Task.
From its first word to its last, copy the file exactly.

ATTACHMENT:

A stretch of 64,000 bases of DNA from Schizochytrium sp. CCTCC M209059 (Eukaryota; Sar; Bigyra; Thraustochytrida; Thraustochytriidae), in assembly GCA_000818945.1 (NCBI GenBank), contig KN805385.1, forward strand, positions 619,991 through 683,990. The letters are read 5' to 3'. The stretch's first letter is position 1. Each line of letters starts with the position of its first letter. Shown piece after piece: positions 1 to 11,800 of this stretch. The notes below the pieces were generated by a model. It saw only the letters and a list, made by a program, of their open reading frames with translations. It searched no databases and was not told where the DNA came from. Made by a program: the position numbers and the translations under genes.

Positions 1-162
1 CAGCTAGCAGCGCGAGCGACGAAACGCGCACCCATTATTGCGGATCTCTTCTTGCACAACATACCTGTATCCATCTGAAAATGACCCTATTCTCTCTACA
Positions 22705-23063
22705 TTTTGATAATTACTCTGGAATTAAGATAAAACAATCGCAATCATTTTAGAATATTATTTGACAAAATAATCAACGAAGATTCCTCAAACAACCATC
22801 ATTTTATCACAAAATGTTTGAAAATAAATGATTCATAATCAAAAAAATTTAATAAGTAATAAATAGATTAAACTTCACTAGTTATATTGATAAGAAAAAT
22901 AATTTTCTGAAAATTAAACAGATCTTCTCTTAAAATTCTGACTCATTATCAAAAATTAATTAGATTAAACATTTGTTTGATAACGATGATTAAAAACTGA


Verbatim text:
A stretch of 64,000 bases of DNA from Schizochytrium sp. CCTCC M209059 (Eukaryota; Sar; Bigyra; Thraustochytrida; Thraustochytriidae), in assembly GCA_000818945.1 (NCBI GenBank), contig KN805385.1, forward strand, positions 619,991 through 683,990. The letters are read 5' to 3'. The stretch's first letter is position 1. Each line of letters starts with the position of its first letter. Shown piece after piece: positions 1 to 11,800 of this stretch. The notes below the pieces were generated by a model. It saw only the letters and a list, made by a program, of their open reading frames with translations. It searched no databases and was not told where the DNA came from. Made by a program: the position numbers and the translations under genes.

Positions 1-162
1 CAGCTAGCAGCGCGAGCGACGAAACGCGCACCCATTATTGCGGATCTCTTCTTGCACAACATACCTGTATCCATCTGAAAATGACCCTATTCTCTCTACA
Positions 22705-23063
22705 TTTTGATAATTACTCTGGAATTAAGATAAAACAATCGCAATCATTTTAGAATATTATTTGACAAAATAATCAACGAAGATTCCTCAAACAACCATC
22801 ATTTTATCACAAAATGTTTGAAAATAAATGATTCATAATCAAAAAAATTTAATAAGTAATAAATAGATTAAACTTCACTAGTTATATTGATAAGAAAAAT
22901 AATTTTCTGAAAATTAAACAGATCTTCTCTTAAAATTCTGACTCATTATCAAAAATTAATTAGATTAAACATTTGTTTGATAACGATGATTAAAAACTGA